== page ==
Sleep Apnea may be more Dangerous than you Think

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Sleep Apnea may be more Dangerous than you Think

Most people who visit a sleep doctor for sleep apnea assume that they’re being treated for bad sleep, snoring or perhaps fatigue during the day. A little research into the condition will show that sleep apnea is closely associated with common lifestyle illnesses like diabetes, hypertension and heart disease. What many of us don’t know is that sleep apnea is actually more dangerous than we think, and it has a close association with several other serious medical conditions.

During sleep apnea, sufficient air doesn’t enter the lungs, leading to a drop in oxygen level in the blood and an increase in the level of carbon dioxide. This in turn stresses the heart and results in an increase in the release of hormones and compounds which can weaken immunity and cause inflammation. Several episodes like this can cause permanent injury to the body’s cells and organs, and can manifest in all kinds of illnesses. Here is a look at different medical conditions that are linked with sleep apnea.

1. Pneumonia

Sleep apnea can increase a person’s chances of getting pneumonia, with the likelihood increasing with the severity of the apnea. An 11-year study published in the Canadian Medical Association Journal found that patients with sleep apnea had a 1.2 fold chance of getting pneumonia compared to those who didn’t have the condition. The study’s conclusion was that sleep apnea was an ‘independent risk’ for pneumonia.

2. Osteoporosis

Osteoporosis is a disease where bones lose tissue and become thin and brittle. The frequent drops in blood oxygen level may be associated with a weakening of the skeletal system. A study published in the Journal of Clinical Endocrinology and Metabolism shows that people with sleep apnea are twice as likely to suffer from osteoporosis compared to those without apnea.

3. Gastroesophageal Reflux Disease (GERD)

GERD is also known as acid reflux and it has a strong correlation with obstructive sleep apnea, as a study in the J Neurogastroenterol Motil journal finds. When the airway is blocked, a vacuum is created in the throat which causes a suction of stomach juices, worsening the obstruction. Nearly half of sleep apnea patients reportedly suffer from some kind of acid reflux.

4. Preeclampsia

Preeclampsia is a sudden rise in blood pressure during pregnancy, accompanied by swelling and is a serious condition that requires emergency care. A study conducted by Dr. Judette Louis at the University of South Florida finds that 42% of women with sleep apnea also had preeclampsia and 46% of their babies needed to be admitted to the NICU.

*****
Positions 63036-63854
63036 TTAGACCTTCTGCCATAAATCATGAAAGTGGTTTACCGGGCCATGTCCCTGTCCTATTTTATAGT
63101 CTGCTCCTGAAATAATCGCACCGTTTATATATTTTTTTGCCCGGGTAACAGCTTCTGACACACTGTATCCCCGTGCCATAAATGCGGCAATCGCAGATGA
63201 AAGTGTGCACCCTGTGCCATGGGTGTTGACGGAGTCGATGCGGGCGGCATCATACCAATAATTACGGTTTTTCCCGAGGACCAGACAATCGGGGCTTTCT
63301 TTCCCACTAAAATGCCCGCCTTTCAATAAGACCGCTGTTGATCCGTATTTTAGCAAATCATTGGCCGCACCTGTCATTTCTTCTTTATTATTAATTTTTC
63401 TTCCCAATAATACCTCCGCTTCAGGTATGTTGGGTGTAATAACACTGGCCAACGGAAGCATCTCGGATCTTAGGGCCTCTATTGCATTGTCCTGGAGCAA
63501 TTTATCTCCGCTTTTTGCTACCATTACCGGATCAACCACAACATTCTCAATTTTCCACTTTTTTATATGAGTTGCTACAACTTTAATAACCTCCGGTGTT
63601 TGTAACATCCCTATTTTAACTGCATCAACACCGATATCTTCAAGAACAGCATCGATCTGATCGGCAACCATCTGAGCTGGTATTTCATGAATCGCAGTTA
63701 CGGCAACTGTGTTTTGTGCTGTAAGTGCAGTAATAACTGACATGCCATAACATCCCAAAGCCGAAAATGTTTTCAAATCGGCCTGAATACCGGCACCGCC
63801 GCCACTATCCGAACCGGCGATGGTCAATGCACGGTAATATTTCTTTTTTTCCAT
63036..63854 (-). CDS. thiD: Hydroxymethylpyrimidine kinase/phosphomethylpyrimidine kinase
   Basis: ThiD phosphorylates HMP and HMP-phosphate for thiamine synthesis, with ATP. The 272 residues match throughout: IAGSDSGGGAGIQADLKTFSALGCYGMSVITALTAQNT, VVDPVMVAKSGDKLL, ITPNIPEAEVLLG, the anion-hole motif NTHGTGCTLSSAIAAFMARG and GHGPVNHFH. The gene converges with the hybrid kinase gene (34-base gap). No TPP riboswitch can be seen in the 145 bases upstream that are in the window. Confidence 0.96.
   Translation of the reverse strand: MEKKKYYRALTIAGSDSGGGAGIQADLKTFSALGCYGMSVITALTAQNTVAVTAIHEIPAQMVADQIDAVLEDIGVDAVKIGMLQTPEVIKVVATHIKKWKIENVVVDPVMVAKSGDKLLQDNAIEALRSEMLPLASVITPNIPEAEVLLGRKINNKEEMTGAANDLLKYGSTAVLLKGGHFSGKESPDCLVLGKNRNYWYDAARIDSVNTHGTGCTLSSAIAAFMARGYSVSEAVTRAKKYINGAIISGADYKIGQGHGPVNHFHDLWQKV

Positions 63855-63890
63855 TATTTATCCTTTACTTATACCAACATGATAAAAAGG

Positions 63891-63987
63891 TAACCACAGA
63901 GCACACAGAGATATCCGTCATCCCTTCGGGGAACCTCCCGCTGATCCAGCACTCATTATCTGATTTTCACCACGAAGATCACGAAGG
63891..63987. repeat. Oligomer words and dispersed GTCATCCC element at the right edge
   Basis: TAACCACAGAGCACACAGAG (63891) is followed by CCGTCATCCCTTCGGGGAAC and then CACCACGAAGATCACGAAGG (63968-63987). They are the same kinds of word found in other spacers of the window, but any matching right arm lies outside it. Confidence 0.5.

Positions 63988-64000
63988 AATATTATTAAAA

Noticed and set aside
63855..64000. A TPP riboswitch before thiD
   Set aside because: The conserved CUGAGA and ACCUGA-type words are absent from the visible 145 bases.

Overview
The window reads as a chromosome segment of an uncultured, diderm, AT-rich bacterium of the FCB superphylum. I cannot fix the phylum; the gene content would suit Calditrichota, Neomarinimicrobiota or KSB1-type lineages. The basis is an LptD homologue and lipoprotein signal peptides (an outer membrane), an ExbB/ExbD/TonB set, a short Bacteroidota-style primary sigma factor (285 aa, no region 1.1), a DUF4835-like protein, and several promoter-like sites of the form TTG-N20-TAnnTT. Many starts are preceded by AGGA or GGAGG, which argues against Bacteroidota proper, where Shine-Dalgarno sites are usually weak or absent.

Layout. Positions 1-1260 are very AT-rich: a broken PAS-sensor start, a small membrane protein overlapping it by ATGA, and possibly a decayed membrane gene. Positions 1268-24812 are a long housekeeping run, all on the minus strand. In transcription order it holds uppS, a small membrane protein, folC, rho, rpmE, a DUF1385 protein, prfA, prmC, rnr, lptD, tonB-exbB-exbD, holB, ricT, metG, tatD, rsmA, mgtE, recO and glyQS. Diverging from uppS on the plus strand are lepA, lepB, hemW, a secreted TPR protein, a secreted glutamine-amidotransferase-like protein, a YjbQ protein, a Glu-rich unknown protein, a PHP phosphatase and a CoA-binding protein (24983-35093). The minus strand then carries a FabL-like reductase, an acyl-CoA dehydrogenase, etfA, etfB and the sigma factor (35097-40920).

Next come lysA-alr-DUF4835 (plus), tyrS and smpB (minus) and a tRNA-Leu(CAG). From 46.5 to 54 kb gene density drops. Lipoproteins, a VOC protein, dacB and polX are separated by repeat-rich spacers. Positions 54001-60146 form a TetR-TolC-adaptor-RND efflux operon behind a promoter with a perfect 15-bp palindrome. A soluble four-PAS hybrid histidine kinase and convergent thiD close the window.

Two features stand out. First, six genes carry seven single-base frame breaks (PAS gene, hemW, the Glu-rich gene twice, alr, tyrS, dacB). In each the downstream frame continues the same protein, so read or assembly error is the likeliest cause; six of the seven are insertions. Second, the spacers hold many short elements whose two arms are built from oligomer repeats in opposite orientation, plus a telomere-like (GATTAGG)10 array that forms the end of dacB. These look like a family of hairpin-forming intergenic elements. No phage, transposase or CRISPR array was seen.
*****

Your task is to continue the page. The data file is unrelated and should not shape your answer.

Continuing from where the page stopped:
5. Non-Alcoholic Fatty Liver Disease

Several studies are now proving the connection between sleep apnea and liver disease. A 2014 study published in Chest Journal reported that two thirds of the participants who had sleep apnea also had fatty liver, likely to have resulted from inflammation. The Journal of Pediatrics has also found a connection between fatty liver disease and sleep apnea in children.

6. Erectile Dysfunction

The altered production of hormones during obstructive sleep apnea can cause sexual dysfunction, especially in men. A study at Mount Sinai Medical Centre, New York, found that 63% of ED patients are also suffering from sleep apnea. They also found that treatment of sleep apnea with CPAP improved the symptoms of erectile dysfunction.

7. Metabolic Syndrome

Metabolic syndrome includes several conditions that pose a risk to cardiac health, like obesity, Diabetes and High BP. There is a huge amount of research that points to the relationship between metabolic syndrome and sleep disorders. A 2011 study in the New England Journal of Medicine found that 70% of sleep apnea patients have metabolic syndrome and when treated with CPAP, it lead to a 20% decrease of the disease.

Sleep apnea isn’t just another name for a bad night; it is an umbrella term for many other disorders. Ignoring sleep apnea can worsen any or all of these conditions, resulting in dangerous consequences. In most of the studies, treatment using CPAP were found to result in significant improvement in both sleep apnea as well as the associated condition. The intensity of the disease is directly proportional to the severity of the apnea, as decided by the AHI or Apnea Hypopnea Index. If you suffer from sleep disturbances, visit a sleep doctor as soon as you can to find out the severity of your apnea and the appropriate mode of treatment.

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